Sunday, November 30, 2014

Hauling Coke on the Southern Pacific Santa Barbara Subdivision

Yet another train for the SP Santa Barbara Subdivision...petroleum coke.

This train originates at Callender and carries petroleum coke produced at the refinery there.  The refinery was originally owned by Union Oil of California.  It has changed hands several times including Tosco, Conoco, and now, Phillips.  The 'green' coke was further processed at an adjacent facility originally operated by Collier Carbon and Chemical Co., a wholly owned subsidiary of Union Oil of California.  The calcining plant heated the green coke and drove off more impurities as well as slightly changing the physical nature of the coke, making it a more efficient fuel source.  The calcining plant was closed in March 2007 to reduce air pollution in an agreement with the local air pollution control district.  Information about the closure and the coke stockpile reduction is available in the Conoco Phillips Santa Maria Refinery Throughput Increase DEIR (draft environmental impact report) starting on page 2-13. 
The report also includes reference to multiple unit trains, typically 22 cars each carrying approximately 100 tons of green coke, transport a shipload of petroleum coke to the ports.
There was a bulk loader in San Pedro.  I remember it in the late 60's and was intriqued by the rotary dumper.  It was just off Miner Street, but that is all gone now, replaced by yacht marinas.
In previous times unit trains were sent north over Altamont Pass to the Port of Stockton and also to Trona via a connection to the Trona Railway by way of the Jawbone Branch of the SP east of Mojave.  Here are a couple photos of those earlier trains.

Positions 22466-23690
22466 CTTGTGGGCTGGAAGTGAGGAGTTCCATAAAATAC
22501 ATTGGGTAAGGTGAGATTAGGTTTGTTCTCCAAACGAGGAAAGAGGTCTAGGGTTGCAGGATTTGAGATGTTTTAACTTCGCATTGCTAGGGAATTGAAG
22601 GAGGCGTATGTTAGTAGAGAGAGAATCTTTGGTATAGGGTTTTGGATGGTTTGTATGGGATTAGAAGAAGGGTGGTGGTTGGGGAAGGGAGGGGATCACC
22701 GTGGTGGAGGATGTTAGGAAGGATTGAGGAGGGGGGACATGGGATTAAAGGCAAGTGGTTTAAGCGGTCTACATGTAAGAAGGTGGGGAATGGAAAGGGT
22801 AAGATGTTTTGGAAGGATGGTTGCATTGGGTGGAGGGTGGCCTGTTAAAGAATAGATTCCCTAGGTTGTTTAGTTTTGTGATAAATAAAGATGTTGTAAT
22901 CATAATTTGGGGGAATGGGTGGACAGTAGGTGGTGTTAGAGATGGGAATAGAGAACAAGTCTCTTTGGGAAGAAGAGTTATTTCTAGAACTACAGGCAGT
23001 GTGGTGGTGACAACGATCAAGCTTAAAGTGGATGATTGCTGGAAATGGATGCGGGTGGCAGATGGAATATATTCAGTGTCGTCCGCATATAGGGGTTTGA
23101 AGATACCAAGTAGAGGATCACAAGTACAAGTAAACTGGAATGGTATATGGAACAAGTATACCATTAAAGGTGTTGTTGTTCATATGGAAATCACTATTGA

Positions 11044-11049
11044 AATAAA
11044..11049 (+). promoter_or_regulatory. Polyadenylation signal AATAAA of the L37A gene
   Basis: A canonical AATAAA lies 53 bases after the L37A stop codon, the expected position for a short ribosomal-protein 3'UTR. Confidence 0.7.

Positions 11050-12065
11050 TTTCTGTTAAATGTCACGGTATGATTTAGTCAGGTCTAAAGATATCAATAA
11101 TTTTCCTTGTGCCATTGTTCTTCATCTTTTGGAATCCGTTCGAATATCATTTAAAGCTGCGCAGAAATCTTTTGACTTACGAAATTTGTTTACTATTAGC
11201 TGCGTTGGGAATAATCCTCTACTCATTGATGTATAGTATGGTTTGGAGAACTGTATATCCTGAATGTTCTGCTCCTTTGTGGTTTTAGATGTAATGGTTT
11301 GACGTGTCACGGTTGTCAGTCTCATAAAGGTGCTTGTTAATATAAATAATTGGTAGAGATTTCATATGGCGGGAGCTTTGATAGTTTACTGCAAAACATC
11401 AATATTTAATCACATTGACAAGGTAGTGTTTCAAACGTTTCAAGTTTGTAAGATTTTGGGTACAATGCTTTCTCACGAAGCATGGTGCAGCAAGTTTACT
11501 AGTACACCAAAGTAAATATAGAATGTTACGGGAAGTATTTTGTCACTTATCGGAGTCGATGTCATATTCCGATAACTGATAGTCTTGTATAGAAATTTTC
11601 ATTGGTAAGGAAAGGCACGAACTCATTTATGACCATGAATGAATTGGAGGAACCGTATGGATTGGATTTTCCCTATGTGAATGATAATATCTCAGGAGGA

Jim Evans photo of the rear of a coke train eastbound
over Altamont Pass for delivery to the Port of Stockton

Later 1995 train passing Santa Barbara

Currently, the green coke is transported in hoppers with special fabricated covers.  Some of it is still shipped out of the LA/LB Harbor area at the Metropolitan Stevadores
facility located South of Harbor Plaza between Pier F Ave. and Pier G Ave. with the ships coming in to basin 6.  Here is a photo.
Newer covered hoppers at the Metropolitan Stevedore facility in Long Beach.
Note the MetroPorts locomotive.

Here are some photos of the Callender facility.
Aerial view from Bing Maps

Loading facility at Callender

Sulfur piles at Callender.  The sulfur is removed as part of the refining process.
The elemental sulfur is shipped primarily by truck but the plant does have facilities for rail transport.

Currently they are using some GACX hoppers that have covers due to a problem several years ago when the coke blew off the top of several hoppers and down onto the beach under the Gaviota Trestle.  Not knowing what the material was the hazardous material team was called out.  After the incident, Santa Barbara County asked UP to cover the loads.  [Petroleum coke is like coal - fairly inert.]

In the past I remember seeing a mix of hoppers, usually 100-ton but also some smaller ones.  I think my memory is more of the later 1990's after the UP was running the train.  Mostly UP owned hoppers - UP, SP, MP, CHTT, DRGW, etc.

I  am using Walthers 100-ton quad hoppers and some Bowser 3-bay hoppers.  I cut some bass wood to fit the openings.  I glued a fender washer to the basswood so that I could remove the load with a magnet.  I then covered the bass wood blank with real coal - not coke - and secured it with dilute white glue.  I did put some drops of isopropyl alcohol on the coal first to encourage the glue to penetrate all areas of the coal.  Here are a couple in process photos.
Bass wood cut into blanks to fit the hoppers

Blanks showing fender washers in place and some finished loads drying

Here are some photos of the finished loads in place.

Loaded Coke train passing through Santa Barbara

Loaded coke train passing Santa Barbara Depot

On to the next project.

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